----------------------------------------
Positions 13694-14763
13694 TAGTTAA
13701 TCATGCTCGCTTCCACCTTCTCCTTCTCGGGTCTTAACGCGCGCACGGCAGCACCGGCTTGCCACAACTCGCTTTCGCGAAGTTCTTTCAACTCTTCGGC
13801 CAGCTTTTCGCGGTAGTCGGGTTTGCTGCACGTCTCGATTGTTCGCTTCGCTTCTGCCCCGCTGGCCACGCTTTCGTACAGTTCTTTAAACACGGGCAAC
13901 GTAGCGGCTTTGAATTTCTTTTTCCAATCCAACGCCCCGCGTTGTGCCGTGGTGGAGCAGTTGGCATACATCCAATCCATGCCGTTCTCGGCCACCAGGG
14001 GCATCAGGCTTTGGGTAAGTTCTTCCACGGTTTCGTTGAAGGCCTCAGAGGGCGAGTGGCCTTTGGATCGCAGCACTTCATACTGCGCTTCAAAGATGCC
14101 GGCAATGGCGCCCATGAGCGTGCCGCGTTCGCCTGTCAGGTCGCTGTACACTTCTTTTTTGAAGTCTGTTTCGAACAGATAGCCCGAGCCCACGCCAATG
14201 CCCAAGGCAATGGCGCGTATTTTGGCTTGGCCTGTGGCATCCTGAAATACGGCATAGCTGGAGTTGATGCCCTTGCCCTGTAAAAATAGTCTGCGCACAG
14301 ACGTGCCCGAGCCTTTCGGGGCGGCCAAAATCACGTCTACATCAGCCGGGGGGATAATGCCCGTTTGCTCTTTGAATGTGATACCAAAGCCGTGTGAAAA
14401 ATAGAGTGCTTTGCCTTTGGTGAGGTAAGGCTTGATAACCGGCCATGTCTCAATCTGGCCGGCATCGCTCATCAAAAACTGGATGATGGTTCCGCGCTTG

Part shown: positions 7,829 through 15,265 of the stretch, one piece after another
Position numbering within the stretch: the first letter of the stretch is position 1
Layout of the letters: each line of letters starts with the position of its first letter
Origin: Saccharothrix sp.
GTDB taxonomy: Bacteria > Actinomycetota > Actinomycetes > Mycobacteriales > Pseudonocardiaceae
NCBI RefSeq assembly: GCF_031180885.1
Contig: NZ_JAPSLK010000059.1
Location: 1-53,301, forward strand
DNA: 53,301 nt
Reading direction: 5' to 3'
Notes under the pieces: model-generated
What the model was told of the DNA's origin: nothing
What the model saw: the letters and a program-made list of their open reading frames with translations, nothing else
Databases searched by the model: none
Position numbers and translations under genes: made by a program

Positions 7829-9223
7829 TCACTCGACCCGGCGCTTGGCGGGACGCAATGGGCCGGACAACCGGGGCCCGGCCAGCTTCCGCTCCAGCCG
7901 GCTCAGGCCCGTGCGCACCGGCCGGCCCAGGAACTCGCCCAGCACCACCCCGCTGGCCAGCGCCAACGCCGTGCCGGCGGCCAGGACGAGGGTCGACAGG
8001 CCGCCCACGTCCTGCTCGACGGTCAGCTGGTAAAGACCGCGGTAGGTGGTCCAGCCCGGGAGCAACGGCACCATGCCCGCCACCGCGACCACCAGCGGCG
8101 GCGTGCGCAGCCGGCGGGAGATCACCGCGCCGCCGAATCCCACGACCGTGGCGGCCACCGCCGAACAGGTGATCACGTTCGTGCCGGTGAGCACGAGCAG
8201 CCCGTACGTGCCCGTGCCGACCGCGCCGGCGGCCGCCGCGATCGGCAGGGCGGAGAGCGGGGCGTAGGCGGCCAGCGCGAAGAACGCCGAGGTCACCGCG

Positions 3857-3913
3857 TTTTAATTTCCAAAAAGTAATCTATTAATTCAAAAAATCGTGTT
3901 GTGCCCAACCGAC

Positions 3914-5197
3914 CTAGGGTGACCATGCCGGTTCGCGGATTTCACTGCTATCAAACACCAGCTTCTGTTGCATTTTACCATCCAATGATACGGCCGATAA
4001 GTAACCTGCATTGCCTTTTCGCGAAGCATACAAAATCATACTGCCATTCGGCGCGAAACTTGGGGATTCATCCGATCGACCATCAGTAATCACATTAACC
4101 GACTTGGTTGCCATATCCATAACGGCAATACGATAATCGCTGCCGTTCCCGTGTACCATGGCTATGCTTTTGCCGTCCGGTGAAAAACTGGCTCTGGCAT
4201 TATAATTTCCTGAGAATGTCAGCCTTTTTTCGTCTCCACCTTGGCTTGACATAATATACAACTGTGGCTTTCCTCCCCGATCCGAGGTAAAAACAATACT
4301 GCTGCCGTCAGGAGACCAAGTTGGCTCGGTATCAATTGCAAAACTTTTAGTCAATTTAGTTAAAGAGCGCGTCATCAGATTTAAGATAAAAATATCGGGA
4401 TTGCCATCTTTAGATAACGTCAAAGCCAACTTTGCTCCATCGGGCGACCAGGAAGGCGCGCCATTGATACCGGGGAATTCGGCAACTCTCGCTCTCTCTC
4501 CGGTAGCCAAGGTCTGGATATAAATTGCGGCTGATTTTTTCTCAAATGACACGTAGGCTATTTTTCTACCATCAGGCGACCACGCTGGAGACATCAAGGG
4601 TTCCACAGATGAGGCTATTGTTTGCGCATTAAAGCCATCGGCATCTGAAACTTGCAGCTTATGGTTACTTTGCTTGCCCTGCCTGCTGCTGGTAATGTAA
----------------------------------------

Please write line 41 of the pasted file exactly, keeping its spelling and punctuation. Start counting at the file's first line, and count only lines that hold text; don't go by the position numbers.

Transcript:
4401 TTGCCATCTTTAGATAACGTCAAAGCCAACTTTGCTCCATCGGGCGACCAGGAAGGCGCGCCATTGATACCGGGGAATTCGGCAACTCTCGCTCTCTCTC